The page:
Up to 30 gigawatts of Japan’s mothballed nuclear power plants are expected to restart in 2014, displacing demand for natural gas power. “The power companies have actually already applied to restart 12 reactors with a total capacity of 11.2 GW, and others will come up over the next year or two no doubt,“ says Niall Trimble, managing director of the Energy Contract Company.
A staggering 96% of 22-gigawatt (GW) of planned combined cycle gas turbine (CCGT) projects in the UK have been cancelled or postponed as owners wait to see whether the economic and policy environment become "more favourable", according to Ernst & Young's 'Powering the UK 2013' report. The majority of gas-fired power in the country is deemed "increasingly un-economic to build and operate."
Turkey's current-account deficit is forecast to exceed $60 billion by year-end, propelled up by rising cost for energy imports. Keen to curb oil-indexed gas imports and reacting to a lack of spare capacity in import pipelines, the Turkish government is backing new nuclear power and incentivises the use of domestic lignite, instead of gas, as the fuel of choice for new power projects.
The U.S. Department of Energy (DOE) has announced plans to integrate a concentrating solar power (CSP) plant at the existing 500-megawatt (MW) Cosumnes gas-fired power plant in California with the aim to expand output by 10 MW. The project will be led by the Sacramento Municipal Utility District (SMUD) and is part of the DOE's strategy to build a diverse range of hybrid energy systems.
A greater reliance on gas instead of coal as a fuel for power generation has helped to slowdown the increase in global carbon emissions to just 1.1% in 2012, a new report from the Dutch Environmental Assessment Agency (PBL) shows. The findings, published as part of the organisation's "2013 Trends In Global CO2 Emissions" report, call the slowdown "remarkable" and singled out the changing energy mix in China and the U.S. are key factors for declining emission levels.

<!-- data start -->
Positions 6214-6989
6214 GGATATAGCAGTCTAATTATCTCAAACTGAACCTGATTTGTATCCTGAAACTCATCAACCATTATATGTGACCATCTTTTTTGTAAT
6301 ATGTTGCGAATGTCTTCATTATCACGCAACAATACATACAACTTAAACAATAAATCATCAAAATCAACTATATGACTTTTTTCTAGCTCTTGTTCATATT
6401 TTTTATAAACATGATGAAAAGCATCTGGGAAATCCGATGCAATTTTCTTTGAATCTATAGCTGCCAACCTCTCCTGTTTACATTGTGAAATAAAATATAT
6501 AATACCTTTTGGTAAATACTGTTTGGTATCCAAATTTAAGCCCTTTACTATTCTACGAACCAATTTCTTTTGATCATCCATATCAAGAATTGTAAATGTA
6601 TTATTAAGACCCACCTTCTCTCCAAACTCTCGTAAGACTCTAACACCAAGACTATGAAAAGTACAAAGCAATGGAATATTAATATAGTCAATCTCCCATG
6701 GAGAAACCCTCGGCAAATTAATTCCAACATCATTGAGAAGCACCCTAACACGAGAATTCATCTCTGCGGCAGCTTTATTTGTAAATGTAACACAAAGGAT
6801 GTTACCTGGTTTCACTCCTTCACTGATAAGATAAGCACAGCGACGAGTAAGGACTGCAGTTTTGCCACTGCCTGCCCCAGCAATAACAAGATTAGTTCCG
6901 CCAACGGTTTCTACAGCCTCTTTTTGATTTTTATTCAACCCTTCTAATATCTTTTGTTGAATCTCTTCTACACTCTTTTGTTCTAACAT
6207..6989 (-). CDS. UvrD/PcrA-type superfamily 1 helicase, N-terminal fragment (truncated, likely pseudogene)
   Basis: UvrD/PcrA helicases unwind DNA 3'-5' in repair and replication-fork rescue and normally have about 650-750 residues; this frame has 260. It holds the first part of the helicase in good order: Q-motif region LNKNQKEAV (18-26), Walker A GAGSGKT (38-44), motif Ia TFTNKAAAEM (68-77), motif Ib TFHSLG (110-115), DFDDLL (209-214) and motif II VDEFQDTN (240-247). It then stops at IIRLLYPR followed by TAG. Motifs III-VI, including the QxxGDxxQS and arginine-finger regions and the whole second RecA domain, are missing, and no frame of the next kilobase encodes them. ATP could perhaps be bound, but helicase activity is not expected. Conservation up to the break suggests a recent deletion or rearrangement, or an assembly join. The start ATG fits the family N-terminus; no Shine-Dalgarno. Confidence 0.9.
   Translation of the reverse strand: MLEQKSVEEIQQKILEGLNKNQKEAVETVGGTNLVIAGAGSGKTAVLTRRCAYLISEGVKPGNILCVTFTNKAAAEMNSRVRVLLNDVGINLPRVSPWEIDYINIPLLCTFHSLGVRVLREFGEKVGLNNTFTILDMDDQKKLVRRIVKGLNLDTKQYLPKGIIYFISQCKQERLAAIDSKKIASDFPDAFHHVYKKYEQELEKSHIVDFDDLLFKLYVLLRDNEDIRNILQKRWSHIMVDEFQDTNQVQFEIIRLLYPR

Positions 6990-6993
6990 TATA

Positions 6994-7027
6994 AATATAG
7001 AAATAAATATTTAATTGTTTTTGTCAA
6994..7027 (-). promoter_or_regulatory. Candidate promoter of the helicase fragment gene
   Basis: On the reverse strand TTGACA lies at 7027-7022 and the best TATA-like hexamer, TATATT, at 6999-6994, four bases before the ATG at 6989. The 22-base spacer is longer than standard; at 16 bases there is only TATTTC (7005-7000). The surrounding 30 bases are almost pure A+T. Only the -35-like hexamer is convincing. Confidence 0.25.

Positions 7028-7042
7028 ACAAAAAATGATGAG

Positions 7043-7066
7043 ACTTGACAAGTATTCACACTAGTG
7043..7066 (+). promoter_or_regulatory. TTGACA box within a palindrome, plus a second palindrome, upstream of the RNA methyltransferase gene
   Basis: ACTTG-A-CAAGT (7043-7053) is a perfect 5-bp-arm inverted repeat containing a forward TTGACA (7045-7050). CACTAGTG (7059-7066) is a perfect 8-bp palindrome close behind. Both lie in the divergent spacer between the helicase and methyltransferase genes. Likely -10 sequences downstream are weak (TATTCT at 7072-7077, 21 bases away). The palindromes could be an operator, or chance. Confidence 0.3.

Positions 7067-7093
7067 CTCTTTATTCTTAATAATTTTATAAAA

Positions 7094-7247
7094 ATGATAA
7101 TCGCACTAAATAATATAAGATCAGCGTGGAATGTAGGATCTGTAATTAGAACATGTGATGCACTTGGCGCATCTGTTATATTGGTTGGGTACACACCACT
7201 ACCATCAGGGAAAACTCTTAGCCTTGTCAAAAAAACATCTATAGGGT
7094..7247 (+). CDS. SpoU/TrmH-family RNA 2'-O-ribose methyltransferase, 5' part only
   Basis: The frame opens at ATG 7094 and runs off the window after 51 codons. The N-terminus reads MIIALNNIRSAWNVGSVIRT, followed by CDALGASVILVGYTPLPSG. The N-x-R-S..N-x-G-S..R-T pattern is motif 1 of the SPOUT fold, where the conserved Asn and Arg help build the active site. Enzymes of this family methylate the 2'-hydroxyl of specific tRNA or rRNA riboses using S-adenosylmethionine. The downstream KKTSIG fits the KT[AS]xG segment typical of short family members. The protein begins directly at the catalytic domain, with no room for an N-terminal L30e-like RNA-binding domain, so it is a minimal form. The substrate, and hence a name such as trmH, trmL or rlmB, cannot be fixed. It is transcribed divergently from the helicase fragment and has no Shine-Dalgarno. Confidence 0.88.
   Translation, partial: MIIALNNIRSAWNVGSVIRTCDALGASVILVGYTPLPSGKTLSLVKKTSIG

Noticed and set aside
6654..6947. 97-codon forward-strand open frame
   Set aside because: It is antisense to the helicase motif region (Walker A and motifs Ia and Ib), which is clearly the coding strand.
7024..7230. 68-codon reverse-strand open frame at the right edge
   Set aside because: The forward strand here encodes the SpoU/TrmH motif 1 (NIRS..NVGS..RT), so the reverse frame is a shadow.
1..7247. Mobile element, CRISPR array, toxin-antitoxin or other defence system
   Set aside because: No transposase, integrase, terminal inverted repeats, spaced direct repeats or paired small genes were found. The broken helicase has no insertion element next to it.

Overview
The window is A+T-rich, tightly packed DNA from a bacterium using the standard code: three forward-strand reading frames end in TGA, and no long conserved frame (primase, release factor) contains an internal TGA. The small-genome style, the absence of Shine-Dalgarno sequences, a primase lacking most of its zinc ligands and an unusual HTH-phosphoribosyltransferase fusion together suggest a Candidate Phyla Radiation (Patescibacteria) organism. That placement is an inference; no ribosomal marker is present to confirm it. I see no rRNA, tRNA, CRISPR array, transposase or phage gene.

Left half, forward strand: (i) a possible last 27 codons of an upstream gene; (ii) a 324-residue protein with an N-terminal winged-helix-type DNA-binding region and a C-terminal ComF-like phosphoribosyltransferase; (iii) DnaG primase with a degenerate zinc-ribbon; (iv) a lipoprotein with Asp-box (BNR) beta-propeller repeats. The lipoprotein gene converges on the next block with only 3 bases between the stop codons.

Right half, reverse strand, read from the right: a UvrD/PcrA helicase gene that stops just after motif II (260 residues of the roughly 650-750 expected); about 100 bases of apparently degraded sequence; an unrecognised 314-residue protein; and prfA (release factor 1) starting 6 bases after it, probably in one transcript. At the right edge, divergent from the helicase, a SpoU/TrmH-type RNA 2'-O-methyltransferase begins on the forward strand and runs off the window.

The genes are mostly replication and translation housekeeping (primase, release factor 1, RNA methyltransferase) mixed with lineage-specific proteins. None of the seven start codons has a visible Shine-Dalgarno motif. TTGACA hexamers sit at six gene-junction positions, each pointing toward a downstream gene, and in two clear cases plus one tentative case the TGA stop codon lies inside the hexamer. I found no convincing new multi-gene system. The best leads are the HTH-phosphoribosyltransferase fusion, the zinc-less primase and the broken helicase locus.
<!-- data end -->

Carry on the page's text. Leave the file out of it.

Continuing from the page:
US state support and investment for foreign coal-fired plants is set to be greatly reduced following new guidance issued by the treasury this week. Multilateral Development Banks (MDBs) are now required to ensure that all coal power projects in developing nations to feature costly CCS technology, and can only support new high efficiency coal capacity if there is no economically feasible alternative.
Peak spending on new installations and renovations of gas-fired power plants may be reached as soon as 2016, analysts forecast. "We expect the natural gas power generation market to peak in 2016 and then subside afterwards, before stabilising by the beginning of the next decade, as demand in the US and Japan declines." Riccardo Patrian, energy analyst at VisionGain Global told Gas to Power Journal.
The Beijing municipal government is fast-tracking its Clean Air Action Plan by announcing the closure of all coal-fired power plants by 2017, three years prior to the original schedule. Four major coal-fired plants are due to be replaced with less carbon-intensive gas power facilities already by 2015, in an effort to tackle the city's crippling air pollution crisis, though analysts warn a gas shortage could delay the coal-to-gas switch.